1-Minute Quaker Oats; (2) contained the same labels including
the term “natural”; (3) which purportedly were
deceived “and/or [were] likely to deceive reasonable
consumers”; (4) because “quantitative
testing” purportedly “revealed that Quaker Oats
contain glyphosate.” Compare Kinn First Compl.
¶¶ 4, 5, 66, 79, 99; and Kinn Am. Compl.
¶¶ 9, 52, 53, 67, 93, with Consolidated
Compl. ¶¶ 4, 5, 72, 85. Plaintiffs asserted that
Quaker is liable under the same theories as in the
Gibson complaint including unjust enrichment, breach
of warranty, negligent misrepresentation, and violation of
state consumer protection laws. Compare Kinn Am.
Compl. ¶¶ 128-158, with Consolidated
Compl. ¶¶ 140-254. Plaintiffs seek the same
relief-injunctive relief, restitution, disgorgement, damages,
and attorneys' fees-as the Gibson plaintiffs.
Compare Kinn Am. Compl. 38-39, with
Consolidated Compl. 52-53. Even in Plaintiffs' Amended
Complaint, they still failed to state any claims not already
considered and rejected by this Court in Gibson.
See Reply Supp. Mot. to Transfer, Kinn, No.
16-cv-10833, ECF No. 17 (W.D. Wash. Sept. 16, 2016). To the
contrary, the only addition in the Amended Complaint,
Plaintiffs' assertion that the application of glyphosate
to pre-harvest oats is prohibited by state and federal law,
was also added to the consolidated complaint dismissed by
this Court in Gibson. See Consolidated
Compl. ¶¶ 13, 83, 91.
August 14, 2017, the Court dismissed the consolidated
complaint in Gibson with prejudice. Gibson,
No. 16-cv-4853, ECF Nos. 58, 59, 60 (N.D. Ill. Aug. 14, 2017)
(order granting Mot. to Dismiss, Mem. Op. on Mot. to Dismiss,
and Judgment). The Court held that the consolidated
plaintiffs lacked standing to assert claims based on products
that they did not purchase. It further held that the
remaining claims were preempted by the comprehensive federal
regulatory scheme established by the Food, Drug, and Cosmetic
Act, and by the actions of the Food and Drug Administration
in defining use of the term “natural.” The Court
also held that, because preemption by Congress meant that
“Plaintiffs cannot challenge Quaker Oats labeling under
state or common law, ” dismissal with prejudice was
warranted because the Plaintiffs could not cure the fatal
defects in their complaint. Gibson, No. 16-cv-4853,
ECF No. 59 at 8 (N.D. Ill. Aug. 14, 2017) (Mem. Op. on Mot.
to Dismiss). Plaintiffs' claims also failed for other
reasons, including that Plaintiffs' claims were
implausible as a matter of law. See Mot. to Dismiss,
Gibson, No. 16-cv-4853, ECF No. 35 at 3 (N.D. Ill.
Sept. 26, 2016) (“Gibson Mot. to
days later, the Court closed this case (and the related
Panitch action), referencing the Court's opinion
and order dismissing the complaint in Gibson.
Closure was appropriate because Plaintiffs' claims are
meritless for the reasons described in Quaker's motion to
dismiss and in this Court's opinion and order dismissing
the related action. Gibson v. Quaker Oats Co., No.
16-cv-4853, 2017 WL 3508724 (N.D. Ill. Aug. 14, 2017);
Gibson Mot. to Dismiss; Mem. Supp. Mot. to Dismiss,
Gibson, No. 16-cv-4853, ECF No. 36 (N.D. Ill. Sept.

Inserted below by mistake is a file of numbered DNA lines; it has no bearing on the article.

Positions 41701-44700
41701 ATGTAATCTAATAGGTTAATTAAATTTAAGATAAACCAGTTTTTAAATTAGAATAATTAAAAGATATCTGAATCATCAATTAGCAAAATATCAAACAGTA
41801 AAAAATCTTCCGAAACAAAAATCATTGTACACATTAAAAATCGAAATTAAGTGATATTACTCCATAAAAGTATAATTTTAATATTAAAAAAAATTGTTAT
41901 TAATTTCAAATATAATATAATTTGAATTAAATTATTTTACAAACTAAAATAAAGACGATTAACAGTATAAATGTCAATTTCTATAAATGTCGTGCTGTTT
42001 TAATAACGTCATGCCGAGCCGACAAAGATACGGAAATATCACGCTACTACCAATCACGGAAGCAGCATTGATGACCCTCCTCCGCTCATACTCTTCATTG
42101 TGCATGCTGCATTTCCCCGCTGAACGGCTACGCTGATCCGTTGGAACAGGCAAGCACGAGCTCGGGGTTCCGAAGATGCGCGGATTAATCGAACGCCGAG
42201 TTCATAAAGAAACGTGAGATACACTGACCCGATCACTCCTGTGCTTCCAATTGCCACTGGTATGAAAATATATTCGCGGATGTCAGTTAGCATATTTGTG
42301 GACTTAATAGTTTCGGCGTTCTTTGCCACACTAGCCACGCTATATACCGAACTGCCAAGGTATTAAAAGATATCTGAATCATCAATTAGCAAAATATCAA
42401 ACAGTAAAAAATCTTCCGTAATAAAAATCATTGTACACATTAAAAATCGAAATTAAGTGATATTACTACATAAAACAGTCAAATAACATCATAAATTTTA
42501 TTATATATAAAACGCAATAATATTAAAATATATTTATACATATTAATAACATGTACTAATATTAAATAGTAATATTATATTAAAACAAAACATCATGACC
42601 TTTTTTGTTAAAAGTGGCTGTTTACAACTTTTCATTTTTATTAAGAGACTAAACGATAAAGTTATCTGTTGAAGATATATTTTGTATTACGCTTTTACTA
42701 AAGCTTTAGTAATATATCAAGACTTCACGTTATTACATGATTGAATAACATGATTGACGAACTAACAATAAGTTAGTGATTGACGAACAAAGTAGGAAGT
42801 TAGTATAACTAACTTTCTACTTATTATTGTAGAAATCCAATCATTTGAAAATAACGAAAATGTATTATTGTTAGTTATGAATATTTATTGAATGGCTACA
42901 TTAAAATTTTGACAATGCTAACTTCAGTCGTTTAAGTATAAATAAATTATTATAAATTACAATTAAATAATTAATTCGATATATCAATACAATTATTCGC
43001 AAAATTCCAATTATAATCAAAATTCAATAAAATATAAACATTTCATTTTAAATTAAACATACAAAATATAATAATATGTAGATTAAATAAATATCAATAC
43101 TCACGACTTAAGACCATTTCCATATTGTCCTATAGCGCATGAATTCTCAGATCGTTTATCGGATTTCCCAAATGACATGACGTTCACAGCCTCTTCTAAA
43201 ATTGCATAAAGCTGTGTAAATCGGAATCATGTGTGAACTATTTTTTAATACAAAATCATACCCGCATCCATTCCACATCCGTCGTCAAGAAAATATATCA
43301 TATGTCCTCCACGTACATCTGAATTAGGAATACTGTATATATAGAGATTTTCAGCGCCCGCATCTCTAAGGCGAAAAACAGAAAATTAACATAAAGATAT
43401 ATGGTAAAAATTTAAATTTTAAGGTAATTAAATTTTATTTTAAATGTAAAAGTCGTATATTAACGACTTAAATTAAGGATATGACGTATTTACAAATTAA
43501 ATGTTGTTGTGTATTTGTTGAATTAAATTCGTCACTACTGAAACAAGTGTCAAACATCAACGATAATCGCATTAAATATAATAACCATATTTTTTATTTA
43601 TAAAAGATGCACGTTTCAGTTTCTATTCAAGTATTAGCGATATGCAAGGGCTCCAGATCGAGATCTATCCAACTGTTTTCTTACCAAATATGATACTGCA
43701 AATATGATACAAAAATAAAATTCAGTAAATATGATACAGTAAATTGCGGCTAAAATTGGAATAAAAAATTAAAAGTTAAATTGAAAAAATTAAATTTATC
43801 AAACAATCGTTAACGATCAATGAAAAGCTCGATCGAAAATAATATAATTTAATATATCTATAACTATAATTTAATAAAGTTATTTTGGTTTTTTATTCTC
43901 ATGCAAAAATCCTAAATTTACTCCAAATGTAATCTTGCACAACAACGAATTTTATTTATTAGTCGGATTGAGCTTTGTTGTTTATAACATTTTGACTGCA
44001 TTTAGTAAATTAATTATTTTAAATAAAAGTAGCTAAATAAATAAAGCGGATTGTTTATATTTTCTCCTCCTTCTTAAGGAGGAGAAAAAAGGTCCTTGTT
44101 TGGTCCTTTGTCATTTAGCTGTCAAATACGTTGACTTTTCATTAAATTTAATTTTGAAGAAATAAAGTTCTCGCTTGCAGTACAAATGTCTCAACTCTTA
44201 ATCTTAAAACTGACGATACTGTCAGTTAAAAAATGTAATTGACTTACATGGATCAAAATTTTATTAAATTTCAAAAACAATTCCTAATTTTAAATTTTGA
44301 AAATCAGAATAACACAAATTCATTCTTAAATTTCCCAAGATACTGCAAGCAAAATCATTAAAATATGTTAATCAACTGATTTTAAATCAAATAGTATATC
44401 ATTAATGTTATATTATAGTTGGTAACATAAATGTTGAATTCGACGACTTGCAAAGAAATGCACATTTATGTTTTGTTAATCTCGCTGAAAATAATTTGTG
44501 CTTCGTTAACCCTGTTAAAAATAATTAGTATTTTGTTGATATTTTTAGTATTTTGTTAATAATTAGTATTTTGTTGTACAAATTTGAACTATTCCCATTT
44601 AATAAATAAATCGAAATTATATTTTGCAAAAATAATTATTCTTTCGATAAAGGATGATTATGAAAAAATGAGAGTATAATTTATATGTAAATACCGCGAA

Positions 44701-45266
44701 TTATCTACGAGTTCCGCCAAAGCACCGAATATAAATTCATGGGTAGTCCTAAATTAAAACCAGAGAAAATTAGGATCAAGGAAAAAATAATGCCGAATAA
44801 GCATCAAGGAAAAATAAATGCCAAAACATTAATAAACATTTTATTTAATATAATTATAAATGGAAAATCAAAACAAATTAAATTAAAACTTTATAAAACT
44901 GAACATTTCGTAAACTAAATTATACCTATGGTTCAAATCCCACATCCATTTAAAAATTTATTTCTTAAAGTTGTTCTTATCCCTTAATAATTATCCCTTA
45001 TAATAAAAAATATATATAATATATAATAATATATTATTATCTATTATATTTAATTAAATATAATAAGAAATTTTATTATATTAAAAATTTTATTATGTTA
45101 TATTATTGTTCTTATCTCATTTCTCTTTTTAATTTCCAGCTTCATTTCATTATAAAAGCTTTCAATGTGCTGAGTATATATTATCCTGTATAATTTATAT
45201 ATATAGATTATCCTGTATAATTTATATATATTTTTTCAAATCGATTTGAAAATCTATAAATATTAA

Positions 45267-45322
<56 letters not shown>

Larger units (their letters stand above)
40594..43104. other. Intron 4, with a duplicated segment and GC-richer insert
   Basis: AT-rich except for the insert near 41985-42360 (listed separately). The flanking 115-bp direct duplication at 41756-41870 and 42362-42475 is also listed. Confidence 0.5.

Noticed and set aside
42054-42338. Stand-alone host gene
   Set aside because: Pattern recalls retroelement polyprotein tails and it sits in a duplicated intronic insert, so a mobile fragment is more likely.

26, 2016) (“Gibson Mem. Supp. Mot. to
Gibson dismissal, standing alone, warrants entry of
judgment in this action because the claims in this action are
identical to those in Gibson. In addition to the
grounds for dismissal discussed in this Court's opinion
in Gibson, Plaintiffs fail to state a claim for the
failure-to-warn claims are duplicative of those asserted in
Gibson and are mer-itless for the same reasons: (1)
Plaintiffs lack standing, not having suffered any concrete
injury from the trace amounts of glyphosate alleged to be
present in Quaker products, (2) Plaintiffs' claims are
preempted by federal legislation and regulations expressly
deeming safe and permitting trace levels of glyphosate, and
(3) Plaintiffs have not alleged the omission of any material
fact in Quaker's public representations. The
Gibson plaintiffs failed to state a claim for the
same reasons. See Gibson Mot. to Dismiss at 2;
Gibson Mem. Supp. Mot. to Dismiss at 10-18.
just as in Gibson, Plaintiffs' claims relating
to Quaker's use of “heart healthy” are
preempted by federal regulations. See 21 C.F.R.
§ 101.81; Food Labeling: Health Claims; Soluble Fiber
From Whole Oats & Risk of Coronary Heart Disease, 62 Fed.
Reg. 15, 343 (Mar. 31, 1997); see also Gibson Mot.
to Dismiss at 2; Gibson Mem. Supp. Mot. to Dismiss
at 19-20. Plaintiffs also fail to state a claim relating to
Quaker's use of “natural.” These claims seek
to impose retroactive punishment on Quaker for its reliance
on long-standing federal policy regarding the use of
“natural” in food labeling. See Christopher
v. SmithKline Beecham Corp., 132 S.Ct. 2156, 2167
(2012); Wilson v. Frito-Lay N. Am., Inc., 961
F.Supp.2d 1134, 1147 (N.D. Cal. 2013). Nor have Plaintiffs
plausibly alleged that reasonable consumers share their
interpretation of “natural” as indicating a
product is free of trace amounts of any pesticide down to the
molecular level. See Gibson, Mem. Supp. Mot. to
Dismiss at 20-23; In re: Gen. Mills Glyphosate
Litig., No. 16-2869, 2017 WL 2983877 at *5 (D. Minn.
July 12, 2017) (“It is implausible that a reasonable
consumer would believe that a product labelled as having one
ingredient-oats-that is ‘100% Natural' could not
contain a trace amount of ...